By: Tori Anderson Agee, Manager, Political Affairs, FMI A presidential election year is always a hustle – throw the COVID-19 pandemic into the mix and you'll find you have the making of a crazy primary season. This pass month turned out to be one of the busiest election months — a record 19 states held their congressional primaries in June. Between shifting voting requirements and altering deadlines, the results of June elections will have an impact on the food industry.  Surprises and Upsets  With one-third of the country holding their primaries in June, we were guaranteed to witness some surprising losses and upsets. Thus far, five incumbents have been ousted with four of those elections taking place in June.  1. Rep. Steve King (IA-04) lost GOP establishment backing after his controversial remarks over the years. Iowa Senator Randy Feenstra was finally able to end the Congressman's run, winning by 10 points. Feenstra strengthened the GOP's chances of maintaining its seat in the Hawkeye state.   2. Rep. Eliot Engel (NY-16) serves as the Chairman of the House Foreign Affairs Committee. After serving in Congress for 31 years, Rep. Eliot Engel (NY-16), lost handedly to the Alexandria Ocasio-Cortez-backed, progressive candidate, Jamaal Bowman. Bowman ended up winning the primary with 60% of the vote and will likely be headed to Congress in November.   3. Rep. Denver Riggleman's (VA-05) victory was one of the biggest surprises out of this primary season. A party-run convention took place via a drive-through format in Lynchburg where ballots were cast by around 2,500 party delegates. VA-05 is now considered a “Lean Republican” instead of “Likely Republican,” according to the Cook Political Report. 4. Rep. Scott Tipton (CO-03) was also a surprise upset. Until Tuesday night, Rep. Tipton was considered the front-runner. He lost to Lauren Boebert, who is a far-right QAnon supporter. The district has now gone from a “Solid Republican” seat to a “Likely Republican” seat as reported in the Cook Political Report.   Toss-Up Seats  Fourteen seats were considered “Toss Ups” this year. Ultimately, these seats will be crucial in deciding whether Democrats can keep the House. 1. In 2018, Rep. Steve Russell lost his seat unexpectantly to Kendra Horn, in the 5th district of Oklahoma (R+10). Last week, the primary resulted in a run-off between State Senator Stephanie Bice and local businesswoman Terry Neese. This seat is one of the GOP's best chances to flip from D to R. The run-off will take place on August 25. 2. In a similar R+10 district,  Rep. Joe Cunningham was able to flip South Carolina's 1st district from R to D. Rep. Cunningham is the only Democrat to hold it in the past three decades. Nancy Mace, the first woman to graduate from the Citadel, won the primary in the beginning of the month, and will face Rep. Cunningham in November. 3. Rep. Rob Woodall (GA-7) is stepping down. This has given Democrats a targeted seat to flip to blue. The primary has led to a run-off between Carolyn Bourdeaux and Brenda Lopez Romero. Bourdeaux ran in 2018 and narrowly lost by 0.2 percentage points against Rep. Tipton. Cook Political Report lists this as a Republican Toss Up. The run-off will take place on August 11th.   Voting Process  We have seen several changes in voting procedures due to the pandemic. While some states were able to adapt and saw very little issue, other states experienced some significant problems.   From the very start of Georgia's primary on June 9, there were several concerns. Voting machines experienced countless problems – some machines were missing, some didn't turn on, and others were delivered to the wrong places. There were long lines and a severe lack of staffing. Some folks claimed that they never received an absentee ballot, forcing them to come to the polls and others claimed that they [...]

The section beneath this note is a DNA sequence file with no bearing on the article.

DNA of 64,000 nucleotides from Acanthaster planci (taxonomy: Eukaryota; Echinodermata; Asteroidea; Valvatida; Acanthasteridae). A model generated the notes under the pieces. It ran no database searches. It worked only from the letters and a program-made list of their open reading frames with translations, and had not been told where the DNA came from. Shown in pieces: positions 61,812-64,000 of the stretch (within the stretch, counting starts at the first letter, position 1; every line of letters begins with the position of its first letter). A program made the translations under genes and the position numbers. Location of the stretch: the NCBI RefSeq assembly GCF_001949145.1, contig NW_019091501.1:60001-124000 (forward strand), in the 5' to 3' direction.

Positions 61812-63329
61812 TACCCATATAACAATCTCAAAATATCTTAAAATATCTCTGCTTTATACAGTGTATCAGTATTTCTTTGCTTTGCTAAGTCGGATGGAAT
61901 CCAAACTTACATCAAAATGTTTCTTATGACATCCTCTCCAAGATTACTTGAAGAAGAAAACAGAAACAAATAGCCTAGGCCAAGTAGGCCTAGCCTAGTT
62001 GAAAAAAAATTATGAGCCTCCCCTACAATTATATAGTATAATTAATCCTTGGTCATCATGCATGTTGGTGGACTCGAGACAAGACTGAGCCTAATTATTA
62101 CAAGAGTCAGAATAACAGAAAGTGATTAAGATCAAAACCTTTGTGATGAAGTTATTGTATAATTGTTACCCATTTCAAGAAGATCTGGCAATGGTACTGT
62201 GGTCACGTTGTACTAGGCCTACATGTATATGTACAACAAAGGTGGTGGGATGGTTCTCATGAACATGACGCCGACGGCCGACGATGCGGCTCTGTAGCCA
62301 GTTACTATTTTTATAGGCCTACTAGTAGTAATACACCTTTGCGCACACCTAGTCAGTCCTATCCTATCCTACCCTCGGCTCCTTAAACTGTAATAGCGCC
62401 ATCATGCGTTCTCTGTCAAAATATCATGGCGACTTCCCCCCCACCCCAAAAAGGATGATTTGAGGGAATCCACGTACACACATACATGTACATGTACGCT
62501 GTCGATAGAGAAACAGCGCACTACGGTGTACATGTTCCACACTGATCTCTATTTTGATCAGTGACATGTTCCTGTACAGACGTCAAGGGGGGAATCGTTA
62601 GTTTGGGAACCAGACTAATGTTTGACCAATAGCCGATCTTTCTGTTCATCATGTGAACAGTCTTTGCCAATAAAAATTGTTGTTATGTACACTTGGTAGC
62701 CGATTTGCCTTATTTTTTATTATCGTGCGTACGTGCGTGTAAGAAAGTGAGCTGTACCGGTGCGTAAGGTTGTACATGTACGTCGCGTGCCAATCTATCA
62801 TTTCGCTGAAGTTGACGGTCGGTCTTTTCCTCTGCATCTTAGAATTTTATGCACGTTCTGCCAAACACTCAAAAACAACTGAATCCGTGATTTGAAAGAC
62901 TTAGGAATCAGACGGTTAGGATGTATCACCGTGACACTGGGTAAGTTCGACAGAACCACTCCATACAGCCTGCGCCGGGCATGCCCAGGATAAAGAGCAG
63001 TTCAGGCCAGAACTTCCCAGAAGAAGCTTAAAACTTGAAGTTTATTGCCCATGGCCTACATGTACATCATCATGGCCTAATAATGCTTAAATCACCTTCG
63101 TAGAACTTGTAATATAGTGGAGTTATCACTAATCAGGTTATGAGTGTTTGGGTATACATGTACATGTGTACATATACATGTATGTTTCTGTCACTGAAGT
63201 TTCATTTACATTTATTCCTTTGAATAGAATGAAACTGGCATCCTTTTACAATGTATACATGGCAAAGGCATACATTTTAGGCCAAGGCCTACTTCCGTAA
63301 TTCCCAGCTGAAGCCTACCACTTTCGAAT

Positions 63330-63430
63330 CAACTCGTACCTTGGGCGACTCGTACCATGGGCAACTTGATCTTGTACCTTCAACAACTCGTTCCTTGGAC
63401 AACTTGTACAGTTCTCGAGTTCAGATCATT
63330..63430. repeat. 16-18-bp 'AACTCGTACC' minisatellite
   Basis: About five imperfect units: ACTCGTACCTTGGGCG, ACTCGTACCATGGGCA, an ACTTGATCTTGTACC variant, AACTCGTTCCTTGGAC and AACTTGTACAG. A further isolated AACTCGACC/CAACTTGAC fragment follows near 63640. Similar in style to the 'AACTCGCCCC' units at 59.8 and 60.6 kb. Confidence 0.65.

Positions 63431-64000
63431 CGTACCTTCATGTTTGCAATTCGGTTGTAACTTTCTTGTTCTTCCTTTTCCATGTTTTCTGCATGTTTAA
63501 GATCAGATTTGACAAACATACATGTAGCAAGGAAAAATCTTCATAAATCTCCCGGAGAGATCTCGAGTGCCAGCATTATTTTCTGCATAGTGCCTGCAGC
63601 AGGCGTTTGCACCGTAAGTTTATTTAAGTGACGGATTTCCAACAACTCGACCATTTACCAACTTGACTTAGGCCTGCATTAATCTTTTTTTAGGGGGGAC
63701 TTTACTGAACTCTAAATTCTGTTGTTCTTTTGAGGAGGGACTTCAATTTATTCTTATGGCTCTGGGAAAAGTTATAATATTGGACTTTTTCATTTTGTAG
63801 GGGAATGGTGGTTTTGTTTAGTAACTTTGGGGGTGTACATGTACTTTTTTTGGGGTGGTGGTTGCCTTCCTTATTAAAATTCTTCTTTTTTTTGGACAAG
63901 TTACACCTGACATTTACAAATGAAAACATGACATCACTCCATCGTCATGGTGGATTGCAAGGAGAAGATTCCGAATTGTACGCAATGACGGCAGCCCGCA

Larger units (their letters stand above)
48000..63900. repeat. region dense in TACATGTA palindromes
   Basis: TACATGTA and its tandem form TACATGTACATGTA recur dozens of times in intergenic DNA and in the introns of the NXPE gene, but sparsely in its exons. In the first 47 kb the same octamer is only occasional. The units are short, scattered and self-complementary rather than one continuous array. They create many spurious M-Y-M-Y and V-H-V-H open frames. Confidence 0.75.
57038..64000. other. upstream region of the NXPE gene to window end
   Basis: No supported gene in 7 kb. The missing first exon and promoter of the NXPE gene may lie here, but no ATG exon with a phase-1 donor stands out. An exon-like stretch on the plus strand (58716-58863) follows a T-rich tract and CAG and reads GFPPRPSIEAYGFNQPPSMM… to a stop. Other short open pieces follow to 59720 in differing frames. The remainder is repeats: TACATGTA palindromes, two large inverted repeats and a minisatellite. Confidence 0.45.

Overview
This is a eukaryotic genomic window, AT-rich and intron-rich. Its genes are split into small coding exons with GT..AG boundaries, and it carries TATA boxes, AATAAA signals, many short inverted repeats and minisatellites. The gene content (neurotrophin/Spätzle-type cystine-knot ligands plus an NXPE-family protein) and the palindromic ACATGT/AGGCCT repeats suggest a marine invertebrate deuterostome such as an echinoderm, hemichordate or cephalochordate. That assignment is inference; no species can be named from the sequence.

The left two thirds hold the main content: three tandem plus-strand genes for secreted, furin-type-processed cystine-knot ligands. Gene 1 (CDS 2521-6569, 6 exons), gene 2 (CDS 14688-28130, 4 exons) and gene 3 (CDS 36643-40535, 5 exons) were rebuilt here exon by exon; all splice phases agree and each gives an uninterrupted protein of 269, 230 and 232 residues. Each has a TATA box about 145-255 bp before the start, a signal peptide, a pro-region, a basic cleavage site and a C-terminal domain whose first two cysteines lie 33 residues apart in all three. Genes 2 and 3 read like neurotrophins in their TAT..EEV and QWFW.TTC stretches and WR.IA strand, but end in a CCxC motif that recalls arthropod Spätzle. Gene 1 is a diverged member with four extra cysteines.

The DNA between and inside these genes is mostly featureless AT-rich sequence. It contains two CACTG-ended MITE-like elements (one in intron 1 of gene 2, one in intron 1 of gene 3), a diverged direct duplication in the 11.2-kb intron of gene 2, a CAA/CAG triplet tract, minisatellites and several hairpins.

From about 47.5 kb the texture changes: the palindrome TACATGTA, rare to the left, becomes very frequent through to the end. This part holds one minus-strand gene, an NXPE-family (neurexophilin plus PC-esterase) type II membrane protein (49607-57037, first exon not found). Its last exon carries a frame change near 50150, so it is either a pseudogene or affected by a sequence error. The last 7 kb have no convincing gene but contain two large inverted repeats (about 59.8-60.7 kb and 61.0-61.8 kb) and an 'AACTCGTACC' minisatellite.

Fri, Jul 10, 2020